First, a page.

Patient with Chronic Lung Cancer Becomes Hospice Caregiver

Jim Stanicki hopes to 'just be there' for hospice patients.

ByABC News
March 24, 2011, 2:07 PM

March 28, 2011— -- After several years of lung cancer treatments, surgeries and therapies that showed no progress, Jim Stanicki said he'd had enough.

Last year, Stanicki, a 60-year-old-man from Denmark, Maine, chose the option of palliative care, a form of medical treatment that concentrates on reducing pain and other effects of the disease, rather than attempting to reverse the progression of the disease itself.

"I realized that, for me, a day living on chemo is a day I'm not living," said Stanicki, who was diagnosed with bronchoalveolar cancer in 2007. "I'd rather walk outside, live a life, and breathe the air for as long as I can."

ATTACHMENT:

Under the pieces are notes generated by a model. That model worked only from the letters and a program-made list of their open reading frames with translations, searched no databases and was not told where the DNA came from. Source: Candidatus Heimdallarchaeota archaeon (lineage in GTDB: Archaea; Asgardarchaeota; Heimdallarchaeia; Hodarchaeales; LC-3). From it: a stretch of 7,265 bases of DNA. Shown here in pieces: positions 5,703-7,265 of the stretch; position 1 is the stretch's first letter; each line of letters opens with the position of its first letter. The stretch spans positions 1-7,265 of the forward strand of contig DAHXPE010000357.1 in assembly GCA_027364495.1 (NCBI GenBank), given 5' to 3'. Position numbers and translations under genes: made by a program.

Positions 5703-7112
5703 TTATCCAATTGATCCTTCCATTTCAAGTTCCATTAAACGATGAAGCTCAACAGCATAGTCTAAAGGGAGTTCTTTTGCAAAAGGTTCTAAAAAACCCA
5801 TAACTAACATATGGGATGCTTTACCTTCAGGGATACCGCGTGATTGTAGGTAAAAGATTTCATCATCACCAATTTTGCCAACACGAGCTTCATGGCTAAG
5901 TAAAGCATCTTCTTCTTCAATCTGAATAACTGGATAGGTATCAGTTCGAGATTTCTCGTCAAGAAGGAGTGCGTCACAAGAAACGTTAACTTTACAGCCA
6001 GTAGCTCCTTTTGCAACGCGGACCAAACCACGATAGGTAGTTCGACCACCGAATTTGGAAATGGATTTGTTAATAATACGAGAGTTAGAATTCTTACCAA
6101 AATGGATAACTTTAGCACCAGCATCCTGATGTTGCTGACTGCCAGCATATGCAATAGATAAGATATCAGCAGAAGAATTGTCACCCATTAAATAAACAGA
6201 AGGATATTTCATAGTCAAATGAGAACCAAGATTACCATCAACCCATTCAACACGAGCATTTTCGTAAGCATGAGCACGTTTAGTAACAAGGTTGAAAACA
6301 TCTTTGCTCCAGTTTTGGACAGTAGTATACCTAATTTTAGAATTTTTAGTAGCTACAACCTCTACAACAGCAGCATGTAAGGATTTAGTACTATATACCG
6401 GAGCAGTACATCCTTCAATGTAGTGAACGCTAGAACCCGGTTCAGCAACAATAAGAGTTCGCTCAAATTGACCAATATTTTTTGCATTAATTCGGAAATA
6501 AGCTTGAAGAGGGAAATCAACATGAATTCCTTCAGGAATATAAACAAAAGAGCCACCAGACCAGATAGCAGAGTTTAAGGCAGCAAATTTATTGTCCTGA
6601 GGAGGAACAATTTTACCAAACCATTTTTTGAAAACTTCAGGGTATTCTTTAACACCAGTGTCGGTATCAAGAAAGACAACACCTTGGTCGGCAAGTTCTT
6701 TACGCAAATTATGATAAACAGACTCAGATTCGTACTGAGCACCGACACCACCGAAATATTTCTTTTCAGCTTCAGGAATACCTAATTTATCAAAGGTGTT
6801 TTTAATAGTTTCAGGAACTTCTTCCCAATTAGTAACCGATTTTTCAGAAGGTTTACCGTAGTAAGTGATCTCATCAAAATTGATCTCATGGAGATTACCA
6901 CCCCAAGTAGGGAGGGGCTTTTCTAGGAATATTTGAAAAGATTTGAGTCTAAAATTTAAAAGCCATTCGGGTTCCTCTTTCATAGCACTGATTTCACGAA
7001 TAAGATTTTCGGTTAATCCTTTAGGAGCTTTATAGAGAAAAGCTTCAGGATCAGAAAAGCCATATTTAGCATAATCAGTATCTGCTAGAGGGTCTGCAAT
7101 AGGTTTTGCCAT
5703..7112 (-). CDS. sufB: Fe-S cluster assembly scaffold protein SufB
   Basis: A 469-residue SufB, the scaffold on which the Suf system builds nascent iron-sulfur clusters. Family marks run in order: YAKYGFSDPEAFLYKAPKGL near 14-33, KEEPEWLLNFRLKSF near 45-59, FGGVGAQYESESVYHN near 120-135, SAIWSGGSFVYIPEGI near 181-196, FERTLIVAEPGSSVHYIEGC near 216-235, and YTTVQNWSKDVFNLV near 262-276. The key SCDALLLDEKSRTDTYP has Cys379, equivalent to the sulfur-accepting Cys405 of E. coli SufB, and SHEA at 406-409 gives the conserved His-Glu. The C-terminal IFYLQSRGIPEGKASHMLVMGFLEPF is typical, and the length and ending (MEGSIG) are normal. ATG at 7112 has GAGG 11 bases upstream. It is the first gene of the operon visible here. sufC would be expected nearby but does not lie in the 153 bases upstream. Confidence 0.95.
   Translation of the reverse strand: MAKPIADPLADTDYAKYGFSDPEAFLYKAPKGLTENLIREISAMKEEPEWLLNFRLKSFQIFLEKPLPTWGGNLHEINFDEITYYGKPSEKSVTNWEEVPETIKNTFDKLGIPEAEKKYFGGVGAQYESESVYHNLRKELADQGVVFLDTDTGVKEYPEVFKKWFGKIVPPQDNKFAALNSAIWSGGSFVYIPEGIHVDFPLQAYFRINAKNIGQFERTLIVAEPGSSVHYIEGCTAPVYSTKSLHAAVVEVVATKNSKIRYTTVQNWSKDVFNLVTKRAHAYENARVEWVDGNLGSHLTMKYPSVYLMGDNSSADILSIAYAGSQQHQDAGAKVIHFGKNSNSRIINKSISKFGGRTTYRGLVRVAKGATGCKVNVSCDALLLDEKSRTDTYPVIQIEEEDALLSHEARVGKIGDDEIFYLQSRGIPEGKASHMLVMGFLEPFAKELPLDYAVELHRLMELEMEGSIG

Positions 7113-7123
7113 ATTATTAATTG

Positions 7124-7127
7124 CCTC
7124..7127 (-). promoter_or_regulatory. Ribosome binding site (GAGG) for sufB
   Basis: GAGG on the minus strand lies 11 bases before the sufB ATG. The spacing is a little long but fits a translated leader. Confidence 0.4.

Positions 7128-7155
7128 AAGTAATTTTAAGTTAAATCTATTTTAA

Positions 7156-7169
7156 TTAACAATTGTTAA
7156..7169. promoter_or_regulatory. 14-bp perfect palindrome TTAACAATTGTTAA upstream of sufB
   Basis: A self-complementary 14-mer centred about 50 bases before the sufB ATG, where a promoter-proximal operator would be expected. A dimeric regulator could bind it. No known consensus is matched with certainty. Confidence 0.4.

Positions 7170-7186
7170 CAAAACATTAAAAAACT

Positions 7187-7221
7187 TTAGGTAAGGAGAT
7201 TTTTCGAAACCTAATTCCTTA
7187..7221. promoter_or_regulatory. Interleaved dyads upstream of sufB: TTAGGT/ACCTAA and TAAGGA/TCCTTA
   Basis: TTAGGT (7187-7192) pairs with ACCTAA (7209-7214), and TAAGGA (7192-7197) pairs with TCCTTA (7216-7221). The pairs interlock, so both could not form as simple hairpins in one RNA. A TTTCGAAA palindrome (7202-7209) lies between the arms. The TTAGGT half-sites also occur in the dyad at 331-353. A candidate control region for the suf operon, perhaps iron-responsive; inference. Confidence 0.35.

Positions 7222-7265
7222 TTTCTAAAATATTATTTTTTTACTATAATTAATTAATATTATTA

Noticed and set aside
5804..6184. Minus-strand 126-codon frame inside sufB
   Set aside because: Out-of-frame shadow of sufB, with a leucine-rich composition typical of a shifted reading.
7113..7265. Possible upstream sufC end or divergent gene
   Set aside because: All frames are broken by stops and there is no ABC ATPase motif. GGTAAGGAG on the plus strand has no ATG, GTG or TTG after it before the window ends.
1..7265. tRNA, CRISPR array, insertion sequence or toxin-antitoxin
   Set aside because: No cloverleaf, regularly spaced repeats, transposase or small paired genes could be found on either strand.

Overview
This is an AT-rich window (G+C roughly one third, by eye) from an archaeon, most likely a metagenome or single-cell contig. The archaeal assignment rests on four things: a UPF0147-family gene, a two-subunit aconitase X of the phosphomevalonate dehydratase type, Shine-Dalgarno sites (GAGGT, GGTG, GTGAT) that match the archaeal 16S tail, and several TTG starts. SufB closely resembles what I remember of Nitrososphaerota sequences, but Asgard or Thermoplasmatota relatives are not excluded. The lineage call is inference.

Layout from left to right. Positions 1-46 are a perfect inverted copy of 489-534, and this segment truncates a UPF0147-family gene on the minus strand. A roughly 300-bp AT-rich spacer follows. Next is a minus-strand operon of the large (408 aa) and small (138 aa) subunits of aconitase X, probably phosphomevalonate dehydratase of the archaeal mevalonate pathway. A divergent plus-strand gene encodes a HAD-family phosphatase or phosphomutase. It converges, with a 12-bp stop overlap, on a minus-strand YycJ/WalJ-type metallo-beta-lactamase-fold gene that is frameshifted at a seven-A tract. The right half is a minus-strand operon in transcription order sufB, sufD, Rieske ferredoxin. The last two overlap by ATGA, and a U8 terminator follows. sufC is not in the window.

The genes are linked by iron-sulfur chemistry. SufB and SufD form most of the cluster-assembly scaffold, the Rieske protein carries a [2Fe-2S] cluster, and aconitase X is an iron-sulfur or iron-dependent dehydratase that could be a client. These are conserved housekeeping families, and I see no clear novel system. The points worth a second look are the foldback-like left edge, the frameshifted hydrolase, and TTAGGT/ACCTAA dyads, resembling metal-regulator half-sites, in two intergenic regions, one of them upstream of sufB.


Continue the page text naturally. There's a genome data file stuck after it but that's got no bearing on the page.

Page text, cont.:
Stanicki has not only accepted his fate, but has become a leading voice on how to enjoy life, whether you know the end is coming or not.

"I seem to be able to deal with death a lot better than others, so it seemed like the work I am supposed to do right now," said Stanicki. "I'm not excited about dying, but I'm having a splendid end-of-life. I appreciate everything I have."

On, a health and wellness social network that covers a wide range of health conditions, Stanicki has been active in sharing the highs and lows of his chronic disease, while also becoming a voice of reason, comfort and wisdom, for other members in their end-of-life experience.

Now, Stanicki is on a new mission, a new "dying kind of work." He has finished nine three-hour hospice training sessions. With his own experience, Stanicki hopes to comfort others who are in their end-of-life.

"A lot of people, understandably, have problems with the end of their life," said Stanicki, "It seems to be something that I can handle well."

While Stanicki can't be sure when he will die, he said he feels healthy enough to make use of the hospice training while he can. But, still, hospice trainers were concerned when he entered the program.

"They were worried I'd die before the hospice patient," said Stanicki with a chuckle. "They figured that wouldn't be too good for morale."